Irish workers more likely to be working without a contract than in most European countries

Thursday, November 9, 2017 - 10:15

Maynooth University research charts the elements of a ‘low learning trap’ in the Irish labour market

Work-life balance worsening but still amongst best in Europe

The number of people in Ireland working without a contract is unusually high, according to new research from Maynooth University. Approximately one in eight (12.8%) Irish workers are working without a formal contract. Although this percentage has been declining, it is still far higher in Ireland than in the other countries of Western Europe, except Spain and Portugal.   

New Deals in the New Economy” is a European Research Council funded study of employment conditions across Europe led by Professor Seán Ó Riain from the Department of Sociology. The research results from analysis of the European Working Conditions Survey, which is based on a random sample of European workers.

The data also show that the various forms of precarious employment – fixed term contracts, agency working and working without a contract – are most common among young people, among service and production workers, and in very small firms. Workers without a third level qualification are more likely to work in jobs with very little scope for learning new skills or making decisions at work – with over one in three working in such jobs. Workers in these jobs also are likely to have far fewer opportunities to work with computers and new technology.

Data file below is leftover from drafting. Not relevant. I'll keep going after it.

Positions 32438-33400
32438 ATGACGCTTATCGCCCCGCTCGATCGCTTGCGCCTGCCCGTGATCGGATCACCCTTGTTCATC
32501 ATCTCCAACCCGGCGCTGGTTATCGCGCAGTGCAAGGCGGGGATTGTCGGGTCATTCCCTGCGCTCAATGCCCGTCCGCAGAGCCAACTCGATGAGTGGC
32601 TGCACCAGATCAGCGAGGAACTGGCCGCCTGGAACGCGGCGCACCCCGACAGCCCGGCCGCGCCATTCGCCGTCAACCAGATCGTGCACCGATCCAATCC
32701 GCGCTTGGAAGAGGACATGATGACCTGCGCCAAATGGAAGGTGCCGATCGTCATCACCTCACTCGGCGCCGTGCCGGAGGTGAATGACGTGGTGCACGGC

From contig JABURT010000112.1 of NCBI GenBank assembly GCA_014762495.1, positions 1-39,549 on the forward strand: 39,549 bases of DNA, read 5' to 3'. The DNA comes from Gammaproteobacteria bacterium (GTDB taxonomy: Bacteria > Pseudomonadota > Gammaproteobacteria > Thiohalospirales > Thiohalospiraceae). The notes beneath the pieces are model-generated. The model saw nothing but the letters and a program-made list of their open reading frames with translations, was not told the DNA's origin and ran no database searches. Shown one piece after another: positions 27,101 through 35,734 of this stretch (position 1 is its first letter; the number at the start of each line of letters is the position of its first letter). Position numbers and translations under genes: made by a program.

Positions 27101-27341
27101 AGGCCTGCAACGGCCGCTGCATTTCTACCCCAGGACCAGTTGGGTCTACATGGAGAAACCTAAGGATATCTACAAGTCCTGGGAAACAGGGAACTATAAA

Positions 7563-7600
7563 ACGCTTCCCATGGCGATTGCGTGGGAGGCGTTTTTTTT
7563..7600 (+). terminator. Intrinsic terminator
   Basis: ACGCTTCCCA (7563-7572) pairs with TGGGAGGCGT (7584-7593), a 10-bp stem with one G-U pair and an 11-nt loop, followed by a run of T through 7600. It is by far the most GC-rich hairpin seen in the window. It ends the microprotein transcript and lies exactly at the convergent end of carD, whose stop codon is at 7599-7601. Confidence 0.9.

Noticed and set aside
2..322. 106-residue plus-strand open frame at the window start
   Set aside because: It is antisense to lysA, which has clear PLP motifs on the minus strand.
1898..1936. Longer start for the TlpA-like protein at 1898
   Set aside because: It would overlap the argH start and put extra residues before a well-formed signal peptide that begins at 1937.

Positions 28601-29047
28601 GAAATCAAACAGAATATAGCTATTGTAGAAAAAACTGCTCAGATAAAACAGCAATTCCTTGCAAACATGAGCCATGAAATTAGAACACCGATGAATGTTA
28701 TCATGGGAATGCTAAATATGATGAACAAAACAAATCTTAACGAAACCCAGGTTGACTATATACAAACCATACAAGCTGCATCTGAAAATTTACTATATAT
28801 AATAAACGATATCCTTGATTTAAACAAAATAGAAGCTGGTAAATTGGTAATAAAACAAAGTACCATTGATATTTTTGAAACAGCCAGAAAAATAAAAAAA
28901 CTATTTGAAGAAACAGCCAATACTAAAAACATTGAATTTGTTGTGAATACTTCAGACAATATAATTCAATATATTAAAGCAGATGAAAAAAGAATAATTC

Discussing the results, Professor Ó Riain observed: “These figures show that there is a real problem with jobs in the more vulnerable end of the labour market – workers who have the least skills have the least opportunities to improve their lot through learning at work, working with modern technology, getting experience making decisions, and building a secure employment history. It also influences the decisions made in the economy including the terms of bargaining and investment in training. Although welfare payments are doing important work in reducing the income inequalities in our job market, there is a need for a lot more to be done on issues such as training, childcare and other measures that will build up both workers and companies who are caught in this low-learning trap at the moment.”

The data also provides a range of insights into some of the big changes in Irish people’s working lives since 1995. Those surveyed revealed that 46% of workers felt that the demands of their bosses were a primary driver of their work-rate, which is down from 59% two decades ago.

Meanwhile, deadline pressure has increased, up 5% to 46% in 2015. To meet the demands of increased deadline pressures there has been a jump in intensity, with those reporting having to work at high speed up to 54.3% from 46.4% in 1995 (+7.6%). However, Ireland is still behind Continental Europe (61%), the Mediterranean (66.1%), and Scandinavia (75.6%) in this respect.

“As well as pressure brought about by decreased job security, Irish people are working at a more intense rate than they were two decades ago.  This is being driven by an increased focus on deadlines,” said Professor Ó Riain.

“Unsurprisingly, given this increased pressure, the number of Irish people reporting that they are managing their work-life balance “not very well” or “not at all” has increased from 12.3% in 2000 to 14.6% in 2015.  Despite this increase, Ireland still ranks amongst the best in terms of Europe,” he added.

On Thursday, Nov 7, Professor Sean O’Rian  will be speaking at Digital Economy, New Forms of Work, and Challenges for Social Security Systems: Financing and Coverage, a conference hosted by the Department of Employment Affairs and Social Protection (DEASP),  in collaboration with Maynooth University, marking the 70th anniversary of the foundation of the DEASP.